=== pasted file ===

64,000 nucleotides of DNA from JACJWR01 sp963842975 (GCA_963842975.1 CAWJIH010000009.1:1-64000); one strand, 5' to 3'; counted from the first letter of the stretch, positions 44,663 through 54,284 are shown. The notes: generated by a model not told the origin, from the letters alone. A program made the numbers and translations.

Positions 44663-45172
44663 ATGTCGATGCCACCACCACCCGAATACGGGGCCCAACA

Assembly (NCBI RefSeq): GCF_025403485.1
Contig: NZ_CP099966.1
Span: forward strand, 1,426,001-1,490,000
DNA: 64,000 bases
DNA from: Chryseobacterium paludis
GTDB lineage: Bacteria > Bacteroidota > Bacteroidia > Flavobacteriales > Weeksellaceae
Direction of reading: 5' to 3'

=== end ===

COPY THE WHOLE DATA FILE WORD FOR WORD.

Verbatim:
64,000 nucleotides of DNA from JACJWR01 sp963842975 (GCA_963842975.1 CAWJIH010000009.1:1-64000); one strand, 5' to 3'; counted from the first letter of the stretch, positions 44,663 through 54,284 are shown. The notes: generated by a model not told the origin, from the letters alone. A program made the numbers and translations.

Positions 44663-45172
44663 ATGTCGATGCCACCACCACCCGAATACGGGGCCCAACA

Assembly (NCBI RefSeq): GCF_025403485.1
Contig: NZ_CP099966.1
Span: forward strand, 1,426,001-1,490,000
DNA: 64,000 bases
DNA from: Chryseobacterium paludis
GTDB lineage: Bacteria > Bacteroidota > Bacteroidia > Flavobacteriales > Weeksellaceae
Direction of reading: 5' to 3'